Israel-Turkey : Erdogan breaks commercial, military relations
07. September 2011. | 08:28
Turkish Prime Minister, Recep Tayyip Erdogan, announced the "complete suspension" of military and commercial relations with Tel Aviv, accused Israel of behaving like a "spoiled child" towards the Palestinians, and, in a clearly anti-Israeli controversial tone, did not rule out his intention of making a personal visit to Gaza on the sidelines of his visit next week to Egypt.
Militarily allied with Israel since 1996, Turkey is a step away from formally breaking off all ties with Jerusalem.
Today Turkish Prime Minister, Recep Tayyip Erdogan, announced the "complete suspension" of military and commercial relations with Tel Aviv, accused Israel of behaving like a "spoiled child" towards the Palestinians, and, in a clearly anti-Israeli controversial tone, did not rule out his intention of making a personal visit to Gaza on the sidelines of his visit next week to Egypt.
This is a clear provocation, since Gaza is backed by Hamas, a group viewed by Israel as a terrorist organisation. Jerusalem has not replied. Government sources limited themselves to stating that "Israel does not intend to respond" to the most recent statements made by the Turkish premier. Erdogan did not exactly tolerate Israel's lack of an apology for the 9 Turkish citizens who died on May 31 2010 during a raid carried out by Israeli forces in international waters against a pro-Palestinian flotilla. During the raid against the Mavi Marmara ship which was travelling towards the Gaza Strip, 9 Turkish activists were killed.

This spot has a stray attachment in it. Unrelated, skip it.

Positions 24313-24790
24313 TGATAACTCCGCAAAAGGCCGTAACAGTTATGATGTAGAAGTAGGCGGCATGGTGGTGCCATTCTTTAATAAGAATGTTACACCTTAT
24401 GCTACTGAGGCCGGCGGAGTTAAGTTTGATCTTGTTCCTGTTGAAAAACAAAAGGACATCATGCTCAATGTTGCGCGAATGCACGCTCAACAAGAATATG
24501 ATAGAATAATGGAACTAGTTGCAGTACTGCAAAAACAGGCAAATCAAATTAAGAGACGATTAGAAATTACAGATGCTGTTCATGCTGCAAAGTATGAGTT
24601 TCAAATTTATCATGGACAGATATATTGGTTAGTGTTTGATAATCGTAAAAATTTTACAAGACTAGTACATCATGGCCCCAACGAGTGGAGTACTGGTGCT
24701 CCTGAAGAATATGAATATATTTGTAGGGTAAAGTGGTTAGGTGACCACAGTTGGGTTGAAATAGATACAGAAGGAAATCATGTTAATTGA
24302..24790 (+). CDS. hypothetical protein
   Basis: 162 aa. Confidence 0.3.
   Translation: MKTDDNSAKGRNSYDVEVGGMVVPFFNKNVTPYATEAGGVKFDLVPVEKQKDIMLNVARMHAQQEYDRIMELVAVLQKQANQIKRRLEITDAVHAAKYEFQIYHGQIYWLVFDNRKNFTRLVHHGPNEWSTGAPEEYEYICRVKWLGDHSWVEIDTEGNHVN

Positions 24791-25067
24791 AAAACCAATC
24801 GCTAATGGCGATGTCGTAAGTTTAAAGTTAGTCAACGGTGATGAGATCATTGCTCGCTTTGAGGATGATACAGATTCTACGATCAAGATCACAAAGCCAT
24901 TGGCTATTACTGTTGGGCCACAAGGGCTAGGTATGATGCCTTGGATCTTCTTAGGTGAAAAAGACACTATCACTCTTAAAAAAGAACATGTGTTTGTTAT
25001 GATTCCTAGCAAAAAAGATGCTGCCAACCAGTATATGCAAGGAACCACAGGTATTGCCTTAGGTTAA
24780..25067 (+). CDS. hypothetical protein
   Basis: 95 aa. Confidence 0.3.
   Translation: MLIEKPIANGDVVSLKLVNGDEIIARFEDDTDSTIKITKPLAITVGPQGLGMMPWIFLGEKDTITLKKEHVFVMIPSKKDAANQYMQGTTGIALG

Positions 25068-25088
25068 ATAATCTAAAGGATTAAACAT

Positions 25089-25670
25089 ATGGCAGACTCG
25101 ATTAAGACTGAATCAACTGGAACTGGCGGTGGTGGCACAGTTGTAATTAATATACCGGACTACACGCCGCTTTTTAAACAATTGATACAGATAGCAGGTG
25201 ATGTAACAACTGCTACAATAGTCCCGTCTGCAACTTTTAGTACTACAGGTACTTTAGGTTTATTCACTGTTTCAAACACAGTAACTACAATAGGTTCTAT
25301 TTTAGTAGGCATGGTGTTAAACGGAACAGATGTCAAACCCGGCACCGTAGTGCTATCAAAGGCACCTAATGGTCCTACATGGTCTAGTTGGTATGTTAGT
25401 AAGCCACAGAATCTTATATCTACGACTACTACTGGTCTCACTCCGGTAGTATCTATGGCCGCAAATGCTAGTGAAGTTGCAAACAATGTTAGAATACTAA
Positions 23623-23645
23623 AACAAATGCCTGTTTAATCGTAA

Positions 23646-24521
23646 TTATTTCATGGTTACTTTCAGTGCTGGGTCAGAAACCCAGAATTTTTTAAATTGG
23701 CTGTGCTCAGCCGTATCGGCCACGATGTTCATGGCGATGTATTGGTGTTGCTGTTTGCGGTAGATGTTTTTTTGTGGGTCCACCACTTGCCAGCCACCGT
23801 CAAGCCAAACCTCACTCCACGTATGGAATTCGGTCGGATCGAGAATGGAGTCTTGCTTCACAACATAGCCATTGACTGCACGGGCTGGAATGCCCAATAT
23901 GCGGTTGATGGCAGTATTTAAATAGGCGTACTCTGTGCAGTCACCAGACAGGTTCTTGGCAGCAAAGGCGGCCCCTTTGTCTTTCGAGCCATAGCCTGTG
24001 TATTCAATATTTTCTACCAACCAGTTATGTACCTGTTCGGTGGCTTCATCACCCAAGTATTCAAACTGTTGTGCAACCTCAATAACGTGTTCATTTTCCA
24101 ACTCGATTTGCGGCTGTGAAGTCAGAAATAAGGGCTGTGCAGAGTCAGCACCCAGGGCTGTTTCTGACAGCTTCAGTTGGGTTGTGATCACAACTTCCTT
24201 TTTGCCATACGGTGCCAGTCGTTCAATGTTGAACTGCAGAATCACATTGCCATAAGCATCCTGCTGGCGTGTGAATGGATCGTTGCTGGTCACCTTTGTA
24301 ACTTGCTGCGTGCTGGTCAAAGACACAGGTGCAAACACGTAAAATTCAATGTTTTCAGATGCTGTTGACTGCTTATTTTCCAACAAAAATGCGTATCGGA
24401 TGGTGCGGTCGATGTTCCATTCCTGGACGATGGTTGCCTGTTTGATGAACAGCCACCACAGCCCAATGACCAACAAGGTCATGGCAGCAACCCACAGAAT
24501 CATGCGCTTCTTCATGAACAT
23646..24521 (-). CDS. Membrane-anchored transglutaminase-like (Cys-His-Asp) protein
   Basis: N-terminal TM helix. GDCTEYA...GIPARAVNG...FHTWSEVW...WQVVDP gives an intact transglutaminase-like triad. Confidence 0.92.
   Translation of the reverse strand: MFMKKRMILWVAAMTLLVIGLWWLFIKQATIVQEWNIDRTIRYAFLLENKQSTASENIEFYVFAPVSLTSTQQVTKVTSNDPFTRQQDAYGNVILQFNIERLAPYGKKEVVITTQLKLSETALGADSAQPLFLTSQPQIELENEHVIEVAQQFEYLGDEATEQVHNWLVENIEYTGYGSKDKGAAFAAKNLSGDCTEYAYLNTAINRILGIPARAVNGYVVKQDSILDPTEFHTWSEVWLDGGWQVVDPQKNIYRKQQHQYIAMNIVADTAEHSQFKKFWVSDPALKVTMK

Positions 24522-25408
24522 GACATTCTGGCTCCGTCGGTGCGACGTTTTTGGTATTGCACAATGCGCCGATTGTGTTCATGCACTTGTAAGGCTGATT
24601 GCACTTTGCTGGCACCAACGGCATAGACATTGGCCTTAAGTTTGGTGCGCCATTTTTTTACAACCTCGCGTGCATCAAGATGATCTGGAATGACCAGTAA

The deaths of these individuals continue to leave a mark: Until Israel formally apologises, Turkey will not only cease to be Israel's ally, but they will also be openly against them. And today Erdogan, who in recent days had taken an increasingly harsh stance against Israel, hardened his relations with Tel Aviv even further:
"We totally suspend our commercial, military and defence industry ties," he said while speaking with journalists. He added that next week, on the sidelines of his visit to Egypt, he may even go to Gaza.
This is only the most recent act in an escalating diplomatic situation in Turkish-Israeli relations, which are on the brink of being permanently fractured, according to Ankara.
On September 2 Turkey had already expelled the Israeli ambassador to Ankara and announced that it has turned to the International Court of Justice to challenge the legality of the Israeli blockade on Gaza.
Turkish ships "will be seen more frequently in those waters," said Erdogan today, referring to international waters in the eastern Mediterranean facing the Gaza Strip. The Turkish Premier's change in tone is clear.
Turkey's irritation comes in the wake of the publication last week of a UN report on the incident involving the boarding of the Mavi Marmara. The report explains that the Israeli Army made use of "excessive and unreasonable" force against the Turkish boat.
Nonetheless, the report acknowledges the legality of the naval blockade imposed by Israel on Gaza, and this is what has irritated Turkey.
In view of the most recent developments, the change in Turkey's position in the Mediterranean has become increasingly evident. The country that has always been seen over the last decade by Western diplomats as the true potential 'bridge' towards Islam (the military cooperation deal between Israel and Turkey dates back to 1996), is now in more of an anti-Israeli position than ever before.
Erdogan's words made this clear. But Turkish Industry Minister, Zafer Caglayan, made it a point to specify that the suspension of commercial relations only affects the military industry. An important point: from January to July, the overall figure for bilateral trade between Turkey and Israel this year amounted to over 2.7 billion dollars.